The Outlook Is Better For Product Tankers, But Crude Tankers Will Still Struggle
We see a cyclical upturn for oil-product tanker rates just around the corner, as the new vessel delivery schedule for 2018 is historically low. Crude tanker rates, on the other hand, will likely remain under pressure this year because of OPEC oil production restrictions and a spike in vessel orders in 2017.
Tanker rates declined further in 2017, from the already soft rates in 2016. This was the result of the accelerated delivery of new tonnage outstripping relatively stable tanker ton-mile demand. Demand was constrained by the reduced oil production by OPEC and non-OPEC exporters and by high oil and petroleum-product inventories, which suppressed export volumes.
In 2018, we expect supply growth for product tankers to noticeably slow, in particular for medium-range tankers. At the same time, demand should be enhanced by tightening oil product inventories, leading to an uptick in charter rates. Crude tanker rates will have to wait longer for a meaningful rebound. OPEC recently extended its production restrictions until the end of 2018 (with a review in June 2018), which will hamper oil supply. In addition, there’s a firm order book for larger crude tankers after an unexpected spike in orders in 2017. These orders were driven by attractive vessel prices, but did not take into account the weak rate conditions and gloomy prospects. And they will be only to some extent counterbalanced by enlarged vessel scrapping.
The Supply/Demand Balance Is More Fragile For Container Liners
Although the overall supply and demand conditions have shifted in favor of ocean carriers, with trade volume growth likely outpacing fleet growth in 2018, we remain cautious on the freight rates’ outlook. Average freight rates on major trade lanes recovered to more sustainable levels for container liners last year, thanks to decent trade volumes, supply-side measures (such as vessel scrapping and lay-up), and streamlining of networks after yet another wave of industry consolidation. However, significant deliveries of ultra-large containerships are scheduled in 2018 and beyond. These were ordered a few years ago by ship owners looking for economies of scale to be reaped from utilizing such ships. They will pose a threat to the recent rebound in freight rates, in particular on the main Asia-Europe lane (a home for mega-containerships), despite the likely favorable supply-and-demand industry balance in general. According to Clarkson Research, the current order book for post-panamax containerships–which have a capacity of more than 15,000 twenty-foot equivalent unit–may almost double the size of the global post-panamax fleet within the next two to three years.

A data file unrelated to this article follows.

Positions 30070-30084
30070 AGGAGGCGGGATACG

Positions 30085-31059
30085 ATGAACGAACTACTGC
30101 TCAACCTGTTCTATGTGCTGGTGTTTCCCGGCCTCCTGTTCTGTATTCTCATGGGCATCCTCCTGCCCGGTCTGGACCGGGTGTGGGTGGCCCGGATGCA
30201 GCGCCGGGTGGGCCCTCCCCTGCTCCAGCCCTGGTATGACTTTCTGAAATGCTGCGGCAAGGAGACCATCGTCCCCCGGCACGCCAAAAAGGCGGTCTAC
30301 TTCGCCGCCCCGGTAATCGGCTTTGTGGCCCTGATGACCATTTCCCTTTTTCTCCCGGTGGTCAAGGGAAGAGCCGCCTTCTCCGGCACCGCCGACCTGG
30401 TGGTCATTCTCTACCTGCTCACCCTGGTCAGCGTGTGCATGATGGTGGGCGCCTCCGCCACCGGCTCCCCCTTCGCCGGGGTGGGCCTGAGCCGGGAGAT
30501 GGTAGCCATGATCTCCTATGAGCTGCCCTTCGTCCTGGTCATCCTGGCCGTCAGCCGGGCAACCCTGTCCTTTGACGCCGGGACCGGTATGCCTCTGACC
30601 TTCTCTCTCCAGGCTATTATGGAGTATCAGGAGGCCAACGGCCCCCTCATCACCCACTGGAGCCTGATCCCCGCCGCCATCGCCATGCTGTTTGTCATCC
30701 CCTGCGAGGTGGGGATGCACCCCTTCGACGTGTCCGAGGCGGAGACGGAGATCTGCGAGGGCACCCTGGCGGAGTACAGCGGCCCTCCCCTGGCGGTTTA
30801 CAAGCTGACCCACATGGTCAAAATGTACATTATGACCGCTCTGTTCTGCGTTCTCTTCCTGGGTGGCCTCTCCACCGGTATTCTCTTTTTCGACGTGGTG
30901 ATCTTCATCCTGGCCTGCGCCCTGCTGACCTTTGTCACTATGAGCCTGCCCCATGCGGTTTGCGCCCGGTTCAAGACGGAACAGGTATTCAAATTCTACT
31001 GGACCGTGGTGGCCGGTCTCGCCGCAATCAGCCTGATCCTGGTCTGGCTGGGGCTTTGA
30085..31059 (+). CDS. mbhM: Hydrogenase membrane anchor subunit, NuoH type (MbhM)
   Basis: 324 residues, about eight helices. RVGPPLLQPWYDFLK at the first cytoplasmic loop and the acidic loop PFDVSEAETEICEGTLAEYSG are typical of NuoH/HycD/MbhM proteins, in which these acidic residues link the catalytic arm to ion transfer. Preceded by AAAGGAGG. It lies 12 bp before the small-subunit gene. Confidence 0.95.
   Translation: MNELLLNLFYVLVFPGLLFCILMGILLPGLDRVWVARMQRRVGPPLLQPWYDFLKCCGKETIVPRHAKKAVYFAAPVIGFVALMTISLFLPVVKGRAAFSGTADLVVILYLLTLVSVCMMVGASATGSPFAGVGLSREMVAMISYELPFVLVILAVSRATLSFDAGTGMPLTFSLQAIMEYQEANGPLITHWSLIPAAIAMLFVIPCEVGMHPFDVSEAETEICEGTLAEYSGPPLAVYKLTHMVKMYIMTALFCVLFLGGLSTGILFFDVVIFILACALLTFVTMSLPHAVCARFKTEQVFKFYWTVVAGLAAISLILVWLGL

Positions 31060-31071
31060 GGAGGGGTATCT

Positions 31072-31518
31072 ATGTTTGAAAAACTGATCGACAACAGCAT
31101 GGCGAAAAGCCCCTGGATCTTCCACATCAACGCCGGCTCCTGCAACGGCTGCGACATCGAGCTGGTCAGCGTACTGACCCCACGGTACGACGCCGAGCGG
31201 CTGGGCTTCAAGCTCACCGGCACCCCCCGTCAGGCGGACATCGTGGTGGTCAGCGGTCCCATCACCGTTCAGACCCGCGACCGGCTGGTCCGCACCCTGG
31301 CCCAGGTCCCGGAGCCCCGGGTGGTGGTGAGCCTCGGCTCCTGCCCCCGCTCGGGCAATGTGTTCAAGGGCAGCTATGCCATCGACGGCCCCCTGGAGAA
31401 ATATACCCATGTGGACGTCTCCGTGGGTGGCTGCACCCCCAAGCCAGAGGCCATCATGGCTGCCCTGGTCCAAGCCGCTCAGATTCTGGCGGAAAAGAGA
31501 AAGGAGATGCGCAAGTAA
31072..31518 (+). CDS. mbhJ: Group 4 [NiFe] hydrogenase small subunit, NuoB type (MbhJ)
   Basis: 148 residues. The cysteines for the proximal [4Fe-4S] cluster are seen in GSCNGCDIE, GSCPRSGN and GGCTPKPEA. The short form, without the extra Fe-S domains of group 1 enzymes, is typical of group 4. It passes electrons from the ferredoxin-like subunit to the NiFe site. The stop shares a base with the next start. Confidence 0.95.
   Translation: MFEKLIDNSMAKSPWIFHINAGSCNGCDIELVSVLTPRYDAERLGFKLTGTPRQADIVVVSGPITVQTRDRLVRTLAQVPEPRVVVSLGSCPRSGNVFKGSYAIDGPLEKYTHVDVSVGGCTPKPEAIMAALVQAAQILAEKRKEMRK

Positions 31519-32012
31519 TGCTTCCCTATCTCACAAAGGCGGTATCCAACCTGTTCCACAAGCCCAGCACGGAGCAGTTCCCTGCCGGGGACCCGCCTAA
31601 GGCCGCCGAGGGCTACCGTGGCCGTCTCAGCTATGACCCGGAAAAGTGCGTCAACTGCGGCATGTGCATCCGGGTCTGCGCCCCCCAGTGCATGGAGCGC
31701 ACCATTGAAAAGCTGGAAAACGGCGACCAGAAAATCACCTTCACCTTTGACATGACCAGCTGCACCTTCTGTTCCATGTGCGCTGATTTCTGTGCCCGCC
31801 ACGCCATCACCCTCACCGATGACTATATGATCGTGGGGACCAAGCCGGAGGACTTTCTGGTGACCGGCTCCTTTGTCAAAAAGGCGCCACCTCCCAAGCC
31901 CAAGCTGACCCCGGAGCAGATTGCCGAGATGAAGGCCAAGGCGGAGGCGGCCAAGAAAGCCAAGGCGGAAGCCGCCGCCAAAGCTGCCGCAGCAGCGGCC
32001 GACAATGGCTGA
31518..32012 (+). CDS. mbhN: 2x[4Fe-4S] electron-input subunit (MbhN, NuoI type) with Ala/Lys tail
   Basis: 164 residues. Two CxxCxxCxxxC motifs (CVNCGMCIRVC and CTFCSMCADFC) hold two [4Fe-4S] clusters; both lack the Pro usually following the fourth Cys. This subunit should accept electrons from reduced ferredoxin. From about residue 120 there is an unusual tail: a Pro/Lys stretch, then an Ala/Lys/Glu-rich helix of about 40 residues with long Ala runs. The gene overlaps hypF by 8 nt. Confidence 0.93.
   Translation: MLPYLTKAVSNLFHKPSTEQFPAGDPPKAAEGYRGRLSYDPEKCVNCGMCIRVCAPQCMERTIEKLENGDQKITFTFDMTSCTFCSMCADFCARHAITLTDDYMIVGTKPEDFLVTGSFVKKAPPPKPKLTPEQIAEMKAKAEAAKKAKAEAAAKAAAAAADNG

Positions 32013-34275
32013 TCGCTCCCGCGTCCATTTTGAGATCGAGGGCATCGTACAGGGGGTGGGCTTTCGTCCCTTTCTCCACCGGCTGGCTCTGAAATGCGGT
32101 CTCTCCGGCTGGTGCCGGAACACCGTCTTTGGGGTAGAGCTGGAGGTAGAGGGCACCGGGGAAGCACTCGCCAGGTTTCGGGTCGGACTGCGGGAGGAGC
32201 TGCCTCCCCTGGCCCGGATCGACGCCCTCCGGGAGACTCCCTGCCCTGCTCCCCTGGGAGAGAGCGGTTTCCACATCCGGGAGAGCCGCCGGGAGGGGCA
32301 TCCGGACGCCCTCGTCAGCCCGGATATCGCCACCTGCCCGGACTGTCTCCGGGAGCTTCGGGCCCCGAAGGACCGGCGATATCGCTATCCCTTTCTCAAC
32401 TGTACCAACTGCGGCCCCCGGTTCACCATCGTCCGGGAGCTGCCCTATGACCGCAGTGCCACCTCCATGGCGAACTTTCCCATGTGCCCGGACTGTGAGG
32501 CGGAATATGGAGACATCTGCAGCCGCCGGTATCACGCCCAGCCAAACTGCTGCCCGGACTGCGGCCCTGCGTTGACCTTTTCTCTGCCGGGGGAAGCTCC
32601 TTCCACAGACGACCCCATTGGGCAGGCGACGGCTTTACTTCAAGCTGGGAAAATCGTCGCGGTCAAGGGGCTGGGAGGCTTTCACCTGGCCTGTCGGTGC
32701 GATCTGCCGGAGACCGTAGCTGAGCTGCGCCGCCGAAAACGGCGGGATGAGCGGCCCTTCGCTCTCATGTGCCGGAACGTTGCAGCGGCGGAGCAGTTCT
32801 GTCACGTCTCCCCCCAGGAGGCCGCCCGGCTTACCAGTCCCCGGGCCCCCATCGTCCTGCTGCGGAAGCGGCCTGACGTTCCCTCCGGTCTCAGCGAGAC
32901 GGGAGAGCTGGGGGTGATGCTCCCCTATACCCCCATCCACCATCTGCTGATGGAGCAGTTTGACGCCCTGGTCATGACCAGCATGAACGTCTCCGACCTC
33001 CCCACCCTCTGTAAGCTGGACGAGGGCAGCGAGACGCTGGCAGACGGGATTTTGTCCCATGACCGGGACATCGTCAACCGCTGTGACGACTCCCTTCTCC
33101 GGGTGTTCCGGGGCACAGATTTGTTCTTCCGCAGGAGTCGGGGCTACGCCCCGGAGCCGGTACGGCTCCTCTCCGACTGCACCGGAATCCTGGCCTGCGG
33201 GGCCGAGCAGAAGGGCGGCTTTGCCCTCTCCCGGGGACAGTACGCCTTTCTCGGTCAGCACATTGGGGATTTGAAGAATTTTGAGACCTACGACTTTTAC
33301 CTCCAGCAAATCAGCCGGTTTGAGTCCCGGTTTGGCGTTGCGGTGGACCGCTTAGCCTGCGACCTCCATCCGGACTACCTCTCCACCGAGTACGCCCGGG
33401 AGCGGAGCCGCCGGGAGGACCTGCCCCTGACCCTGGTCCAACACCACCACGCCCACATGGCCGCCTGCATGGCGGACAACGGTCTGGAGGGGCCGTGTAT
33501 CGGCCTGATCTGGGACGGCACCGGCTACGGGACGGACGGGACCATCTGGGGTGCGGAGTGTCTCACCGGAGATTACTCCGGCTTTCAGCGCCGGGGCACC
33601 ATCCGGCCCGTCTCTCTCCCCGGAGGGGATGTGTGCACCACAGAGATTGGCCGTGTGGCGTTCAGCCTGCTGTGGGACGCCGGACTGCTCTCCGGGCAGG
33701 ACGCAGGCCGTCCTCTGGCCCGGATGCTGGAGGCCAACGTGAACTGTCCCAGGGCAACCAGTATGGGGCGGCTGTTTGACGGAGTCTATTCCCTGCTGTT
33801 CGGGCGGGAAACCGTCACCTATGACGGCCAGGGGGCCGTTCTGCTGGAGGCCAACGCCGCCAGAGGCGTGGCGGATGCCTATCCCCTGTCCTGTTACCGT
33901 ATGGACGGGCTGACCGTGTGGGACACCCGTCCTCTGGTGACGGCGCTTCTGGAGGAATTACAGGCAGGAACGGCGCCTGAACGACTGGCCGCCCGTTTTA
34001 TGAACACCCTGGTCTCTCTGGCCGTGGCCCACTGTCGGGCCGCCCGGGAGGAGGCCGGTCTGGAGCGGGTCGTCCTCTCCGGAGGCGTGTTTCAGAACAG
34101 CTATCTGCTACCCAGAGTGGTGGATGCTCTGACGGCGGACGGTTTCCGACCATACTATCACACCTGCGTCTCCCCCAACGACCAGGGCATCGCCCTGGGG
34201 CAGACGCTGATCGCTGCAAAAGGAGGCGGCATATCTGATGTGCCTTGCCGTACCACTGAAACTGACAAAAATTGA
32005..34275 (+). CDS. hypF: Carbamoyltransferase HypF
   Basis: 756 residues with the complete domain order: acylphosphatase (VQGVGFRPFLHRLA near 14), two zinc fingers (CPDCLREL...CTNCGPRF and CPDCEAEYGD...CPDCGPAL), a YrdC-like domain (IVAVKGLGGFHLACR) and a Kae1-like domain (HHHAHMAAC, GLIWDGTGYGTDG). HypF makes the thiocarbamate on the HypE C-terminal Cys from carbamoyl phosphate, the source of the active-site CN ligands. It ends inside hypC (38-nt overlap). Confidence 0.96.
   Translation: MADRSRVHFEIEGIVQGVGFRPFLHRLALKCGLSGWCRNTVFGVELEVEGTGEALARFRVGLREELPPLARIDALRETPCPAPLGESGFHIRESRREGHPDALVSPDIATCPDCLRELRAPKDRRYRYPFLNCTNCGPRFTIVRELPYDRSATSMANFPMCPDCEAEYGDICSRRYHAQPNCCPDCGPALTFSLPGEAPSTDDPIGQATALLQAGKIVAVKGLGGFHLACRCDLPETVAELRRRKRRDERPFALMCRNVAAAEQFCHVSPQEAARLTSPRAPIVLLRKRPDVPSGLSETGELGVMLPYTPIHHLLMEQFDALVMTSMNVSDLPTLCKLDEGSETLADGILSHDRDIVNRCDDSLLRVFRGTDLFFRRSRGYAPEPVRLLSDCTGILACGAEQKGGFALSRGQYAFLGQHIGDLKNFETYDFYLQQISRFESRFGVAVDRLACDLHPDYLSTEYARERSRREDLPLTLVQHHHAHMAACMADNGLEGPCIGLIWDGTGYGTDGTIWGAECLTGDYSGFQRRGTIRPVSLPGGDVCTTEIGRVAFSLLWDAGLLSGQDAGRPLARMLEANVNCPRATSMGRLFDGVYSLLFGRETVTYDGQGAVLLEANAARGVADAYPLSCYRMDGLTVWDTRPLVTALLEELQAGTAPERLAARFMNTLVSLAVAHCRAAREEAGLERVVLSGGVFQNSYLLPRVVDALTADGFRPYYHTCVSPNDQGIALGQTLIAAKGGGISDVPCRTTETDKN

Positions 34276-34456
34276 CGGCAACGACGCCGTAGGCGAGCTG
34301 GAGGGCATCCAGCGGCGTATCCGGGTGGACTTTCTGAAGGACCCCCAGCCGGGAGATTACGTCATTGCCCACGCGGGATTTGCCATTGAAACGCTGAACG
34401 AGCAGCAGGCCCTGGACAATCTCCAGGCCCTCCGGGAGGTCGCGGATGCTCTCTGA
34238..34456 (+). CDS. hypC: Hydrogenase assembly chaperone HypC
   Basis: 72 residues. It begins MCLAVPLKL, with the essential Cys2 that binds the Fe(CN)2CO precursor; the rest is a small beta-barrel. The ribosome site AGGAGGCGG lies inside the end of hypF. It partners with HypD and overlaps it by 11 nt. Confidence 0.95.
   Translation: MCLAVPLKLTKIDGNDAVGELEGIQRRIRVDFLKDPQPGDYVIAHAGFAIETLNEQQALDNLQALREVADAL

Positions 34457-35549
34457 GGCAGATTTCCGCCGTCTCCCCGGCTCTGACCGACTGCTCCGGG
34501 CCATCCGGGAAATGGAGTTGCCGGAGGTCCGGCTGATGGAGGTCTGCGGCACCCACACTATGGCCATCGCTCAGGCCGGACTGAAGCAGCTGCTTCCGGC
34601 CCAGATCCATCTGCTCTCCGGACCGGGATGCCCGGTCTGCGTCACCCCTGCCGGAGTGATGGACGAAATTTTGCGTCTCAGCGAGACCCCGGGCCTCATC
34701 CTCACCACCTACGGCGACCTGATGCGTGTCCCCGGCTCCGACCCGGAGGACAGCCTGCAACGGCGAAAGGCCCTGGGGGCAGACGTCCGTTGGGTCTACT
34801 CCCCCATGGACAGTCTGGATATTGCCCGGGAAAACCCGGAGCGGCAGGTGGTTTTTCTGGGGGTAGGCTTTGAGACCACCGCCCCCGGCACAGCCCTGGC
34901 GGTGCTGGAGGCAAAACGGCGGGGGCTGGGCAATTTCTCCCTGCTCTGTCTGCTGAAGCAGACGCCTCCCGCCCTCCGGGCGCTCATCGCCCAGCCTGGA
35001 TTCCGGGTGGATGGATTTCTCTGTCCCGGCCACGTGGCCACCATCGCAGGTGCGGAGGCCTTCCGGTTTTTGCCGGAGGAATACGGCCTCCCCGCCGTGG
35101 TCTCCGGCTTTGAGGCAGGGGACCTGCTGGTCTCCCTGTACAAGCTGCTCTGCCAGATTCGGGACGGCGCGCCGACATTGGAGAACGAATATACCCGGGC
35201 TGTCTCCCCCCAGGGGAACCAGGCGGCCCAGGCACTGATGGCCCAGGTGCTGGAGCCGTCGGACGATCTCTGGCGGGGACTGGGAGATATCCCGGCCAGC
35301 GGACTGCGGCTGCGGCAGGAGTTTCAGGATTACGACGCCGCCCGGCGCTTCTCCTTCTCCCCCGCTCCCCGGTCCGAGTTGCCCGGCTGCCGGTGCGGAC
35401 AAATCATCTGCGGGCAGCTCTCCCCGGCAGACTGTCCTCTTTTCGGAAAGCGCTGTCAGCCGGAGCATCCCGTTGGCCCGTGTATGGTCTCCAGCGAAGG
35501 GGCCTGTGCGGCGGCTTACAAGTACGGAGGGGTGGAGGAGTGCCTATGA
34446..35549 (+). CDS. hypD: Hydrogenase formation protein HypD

Bearing in mind the persistent supply burden, freight rates will ultimately depend upon how prudent the leading container liners are in their capacity management decisions. Taking into account historically poor supply discipline, we see a risk that new orders will accelerate. We are alerted to the most recent orders of 20 mega box ships by industry leaders MSC and CMA-CGM. And, given the container liners’ traditional battle for market shares, new orders from other players may follow. In addition, the demolition of older tonnage remains a critical supply-side measure to help correct excess capacity and stabilize rates at commercially viable levels. However, we are mindful that the pace of scrapping has slowed in recent quarters. Given all these uncertainties, we forecast flat to slightly negative growth in freight rates in 2018, coming from the much-improved average rates in 2017.
Consolidation Has Reshaped The Container Industry And Could Lead To More Sustained Rates
During the next 12-18 months–after the most recent acquisitions have been integrated, shipping networks and customer platforms aligned, and cost synergies realized–we expect to see whether consolidation in the container industry, with capacity management decisions now in hands of fewer players, translates into more sustained profitability. The liner industry has been through a few rounds of consolidation over the past several years, as an answer to erratic rate movements and recurring operating losses, including the most recent acquisitions of Hamburg Süd by Maersk Line, United Arab Shipping Company by Hapag-Lloyd, and Neptune Orient Lines by CMA CGM. The consolidation led to a structural change of container liners’ competitive landscape so that the share of the top five players escalated to around 65% this year from 30% around 15 years ago. About half of the top-20 players were either absorbed by mergers or defaulted (Hanjin Shipping), and the gap between the larger and smaller players, as measured by their total carrying capacity, has markedly widened. What’s more, it appears that size in this industry matters, as reflected in the above-industry average EBIT margins reported by the largest liners, such as Maersk Line and CMA CGM, over recent quarters.